(A) Alveolar bone loss was determined in palatal bone samples stained with 1% methylene blue and photographed at 30× magnification using a dissecting microscope with the occlusal face of the molars perpendicular to the base. The distance between the cementoenamel junction and the alveolar crest was measured at 6 sites in DIO+PD and DIO+PD+APN mice (magnification, ×30). (B) TRAP staining determined the number of osteoclasts (magnification, ×200; scale bars, 500 µm). (C) H&E staining determined the number of inflammatory cells of palatal bone samples in DIO+PD and DIO+PD+APN mice (magnification ×400; scale bars, 20 µm; black arrows = inflammatory cells). (D) qRT-PCR of TNF-α, IL-1, and IL-6 mRNA levels in WAT from DIO+PD and DIO+PD+APN mice, normalized to GAPDH. Data are shown as mean ± SD (n = 5). *P<0.05.

https://doi.org/10.1371/journal.pone.0097824.g002

Excess WAT in obesity has been linked to insulin resistance partly through production of proinflammatory cytokines by infiltrated macrophages [2], [28]. The insulin resistance and chronic general inflammation in T2D patients could ultimately contribute to periodontitis that is more severe and refractory in T2D patients than in patients without diabetes [1], [3]. We then evaluated whether systemic APN infusion affected the mRNA expression of proinflammatory cytokines by WAT isolated from DIO mice with periodontitis. Our results indicated that recombinant APN treatment decreased mRNA expression of the proinflammatory cytokines including TNF-α, IL-1, and IL-6 in WAT isolated from DIO mice induced with periodontitis (Figure 2D, P<0.05).

APN Promotes FoxO1 Expression and Nuclear Activation in RANKL-Treated RAW264.7 Cells

FoxO1 is a forkhead transcription factor that acts as the master regulator of energy metabolism [28], and it is highly expressed in insulin-responsive tissues including bone. On one hand, FoxO1 controls glucose metabolism through osteoblasts by regulating the activity of osteocalcin, and on the other it serves as a target of insulin signaling in osteoblasts. Recently APN was also reported to decrease bone mass by decreasing the nuclear levels of FoxO1 in osteoblasts [22]. We then investigated whether APN could also inhibit osteoclastogenesis by directly signaling through FoxO1 in osteoclasts. To that end, we first analyzed the FoxO1 mRNA expression in RAW264.7 cells undergoing RANKL-induced osteoclastogenesis in the presence and absence of APN. We found that the normalized FoxO1 mRNA expression was significantly upregulated in cells treated with APN (Figure 3A, P<0.05). As JNK has been implicated in activating FoxO1 by increasing the nuclear fraction of FoxO1 protein [29], we tested whether JNK phosphorylation was induced by APN treatment in RANKL-treated osteoclast-precursor cells. Western blot analysis of whole protein extracts showed that JNK phosphorylation levels were dramatically enhanced by APN treatment in RAW264.7 undergoing RANKL-induced osteoclastogenesis (Figure 3B, P<0.05). We then evaluated if these results were consistent with the notion that APN was promoting the activation of FoxO1 upon JNK-phosphorylation. To that end, nuclear extracts from RAW264.7 undergoing RANKL-induced osteoclastogenesis in the presence and absence of APN were subjected to western blot analysis. In these experiments we found that APN treatment significantly increased FoxO1 nuclear protein levels (Figure 3C, P<0.05). Cytoplasmic FOXO1 levels were also increased approximately 5-fold in the presence of APN and RANKL (data not shown). However, when cells undergoing osteoclastogenesis were pretreated with the JNK inhibitor SP600125, nuclear FoxO1 levels were significantly decreased (Figure 3C, P<0.05). These results supported our hypothesis that APN could activate FoxO1 in a JNK-dependent manner in our in vitro model of osteoclastogenesis.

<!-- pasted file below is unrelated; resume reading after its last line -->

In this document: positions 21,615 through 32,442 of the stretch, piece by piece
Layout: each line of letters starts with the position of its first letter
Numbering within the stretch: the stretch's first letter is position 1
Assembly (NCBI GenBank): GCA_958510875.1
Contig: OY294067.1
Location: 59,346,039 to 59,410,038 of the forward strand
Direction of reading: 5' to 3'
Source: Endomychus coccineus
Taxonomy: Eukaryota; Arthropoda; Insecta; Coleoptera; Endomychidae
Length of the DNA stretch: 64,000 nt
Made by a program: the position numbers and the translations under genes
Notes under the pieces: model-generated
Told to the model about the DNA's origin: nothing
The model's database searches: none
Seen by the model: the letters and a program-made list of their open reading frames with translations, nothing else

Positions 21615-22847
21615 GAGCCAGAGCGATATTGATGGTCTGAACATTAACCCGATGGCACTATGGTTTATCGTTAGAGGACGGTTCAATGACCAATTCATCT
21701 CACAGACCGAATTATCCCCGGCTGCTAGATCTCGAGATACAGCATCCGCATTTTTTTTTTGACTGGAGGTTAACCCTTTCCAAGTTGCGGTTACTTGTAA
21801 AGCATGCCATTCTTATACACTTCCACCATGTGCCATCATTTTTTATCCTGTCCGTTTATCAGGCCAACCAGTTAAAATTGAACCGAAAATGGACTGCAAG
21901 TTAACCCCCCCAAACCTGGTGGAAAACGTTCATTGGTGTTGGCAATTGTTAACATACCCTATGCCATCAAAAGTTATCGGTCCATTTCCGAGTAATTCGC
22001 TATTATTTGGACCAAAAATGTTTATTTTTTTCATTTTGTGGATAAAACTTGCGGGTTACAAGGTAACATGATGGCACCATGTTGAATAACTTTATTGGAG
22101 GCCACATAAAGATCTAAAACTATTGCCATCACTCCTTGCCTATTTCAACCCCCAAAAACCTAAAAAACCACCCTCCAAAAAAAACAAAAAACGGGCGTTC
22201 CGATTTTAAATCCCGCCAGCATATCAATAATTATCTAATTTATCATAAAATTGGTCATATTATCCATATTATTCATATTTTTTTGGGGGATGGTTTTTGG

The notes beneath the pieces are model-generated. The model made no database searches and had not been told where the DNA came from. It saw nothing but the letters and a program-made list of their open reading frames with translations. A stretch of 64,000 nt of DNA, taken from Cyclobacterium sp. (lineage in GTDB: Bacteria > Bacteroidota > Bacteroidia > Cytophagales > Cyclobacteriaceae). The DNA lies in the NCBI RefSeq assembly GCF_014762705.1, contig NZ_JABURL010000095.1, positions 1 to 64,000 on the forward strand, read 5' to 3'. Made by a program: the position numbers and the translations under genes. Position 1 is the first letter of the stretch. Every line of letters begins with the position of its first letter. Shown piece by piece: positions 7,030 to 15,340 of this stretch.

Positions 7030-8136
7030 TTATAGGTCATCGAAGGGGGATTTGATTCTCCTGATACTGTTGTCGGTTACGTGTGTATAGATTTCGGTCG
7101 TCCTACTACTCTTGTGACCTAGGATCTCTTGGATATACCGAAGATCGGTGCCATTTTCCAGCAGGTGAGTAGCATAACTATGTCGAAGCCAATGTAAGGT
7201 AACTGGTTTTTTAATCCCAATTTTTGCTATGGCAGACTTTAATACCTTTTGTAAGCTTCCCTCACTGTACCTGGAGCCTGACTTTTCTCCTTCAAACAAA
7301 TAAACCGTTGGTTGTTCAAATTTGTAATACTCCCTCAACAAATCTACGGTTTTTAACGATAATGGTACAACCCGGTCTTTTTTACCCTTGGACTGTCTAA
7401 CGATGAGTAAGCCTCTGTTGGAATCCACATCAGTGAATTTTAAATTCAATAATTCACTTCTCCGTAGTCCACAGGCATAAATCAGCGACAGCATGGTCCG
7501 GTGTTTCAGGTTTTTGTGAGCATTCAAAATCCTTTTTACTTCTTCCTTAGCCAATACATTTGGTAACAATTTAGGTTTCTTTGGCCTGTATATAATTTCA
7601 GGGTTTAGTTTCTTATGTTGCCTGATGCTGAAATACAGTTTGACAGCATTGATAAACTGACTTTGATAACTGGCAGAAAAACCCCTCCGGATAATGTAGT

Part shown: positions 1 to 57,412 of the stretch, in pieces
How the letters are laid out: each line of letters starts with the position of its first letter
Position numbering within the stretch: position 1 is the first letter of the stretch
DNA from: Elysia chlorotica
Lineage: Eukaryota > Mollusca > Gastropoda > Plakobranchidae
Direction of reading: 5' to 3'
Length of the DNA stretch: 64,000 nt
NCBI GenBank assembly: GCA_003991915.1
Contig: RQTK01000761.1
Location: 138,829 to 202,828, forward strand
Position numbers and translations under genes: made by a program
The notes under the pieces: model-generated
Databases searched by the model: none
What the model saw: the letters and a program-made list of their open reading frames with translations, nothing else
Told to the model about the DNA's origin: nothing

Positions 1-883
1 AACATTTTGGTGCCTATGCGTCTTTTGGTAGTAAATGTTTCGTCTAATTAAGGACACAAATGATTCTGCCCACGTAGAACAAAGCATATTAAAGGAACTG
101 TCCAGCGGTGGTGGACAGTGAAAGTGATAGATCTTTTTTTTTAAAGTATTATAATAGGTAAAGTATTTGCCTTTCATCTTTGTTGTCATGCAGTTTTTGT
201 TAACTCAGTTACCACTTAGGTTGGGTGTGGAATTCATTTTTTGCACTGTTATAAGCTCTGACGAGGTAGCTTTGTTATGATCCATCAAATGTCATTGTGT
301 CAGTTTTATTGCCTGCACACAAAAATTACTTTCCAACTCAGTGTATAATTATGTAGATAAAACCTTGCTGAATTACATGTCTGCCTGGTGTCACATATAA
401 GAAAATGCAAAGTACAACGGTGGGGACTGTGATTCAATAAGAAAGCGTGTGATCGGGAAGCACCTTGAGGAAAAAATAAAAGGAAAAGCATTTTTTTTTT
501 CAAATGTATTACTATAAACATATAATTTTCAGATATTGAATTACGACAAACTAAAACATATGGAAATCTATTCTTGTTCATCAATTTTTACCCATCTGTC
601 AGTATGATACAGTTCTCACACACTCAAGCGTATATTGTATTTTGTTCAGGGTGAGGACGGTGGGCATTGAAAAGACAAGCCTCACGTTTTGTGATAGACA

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Figure 3. APN Induces FoxO1 and JNK Phosphorylation in RANKL-Treated RAW264.7 Cells.

(A) qRT-PCR of FoxO1 mRNA levels in RAW264.7 cells treated with 50 ng/ml RANKL in the absence (control) and presence of 0.5 µg/ml APN treatment for 24 hours. The mRNA level was normalized with those of GAPDH. (B) Western blot for phosphorylated JNK in RAW264.7 cells treated with 50 ng/ml RANKL in the absence or presence of 0.5 µg/ml APN for 15 or 30 minutes. JNK was detected as the loading control. Data are shown as mean ± SD of three independent experiments. *P<0.05. (C) Western blot of FoxO1 nuclear protein extracted from RAW264.7 cells that were treated with 50 ng/ml RANKL in the presence and absence of 0.5 µg/ml APN, with or without prior treatment with the JNK inhibitor SP600125 for 2 hours. DMSO was used to dissolve SP600125. Nuclear Lamin B1 was used as the loading control. Data are shown as mean ± SD of three independent experiments. *P<0.05.

https://doi.org/10.1371/journal.pone.0097824.g003

FoxO1 Over-Expression Inhibits Osteoclastogenesis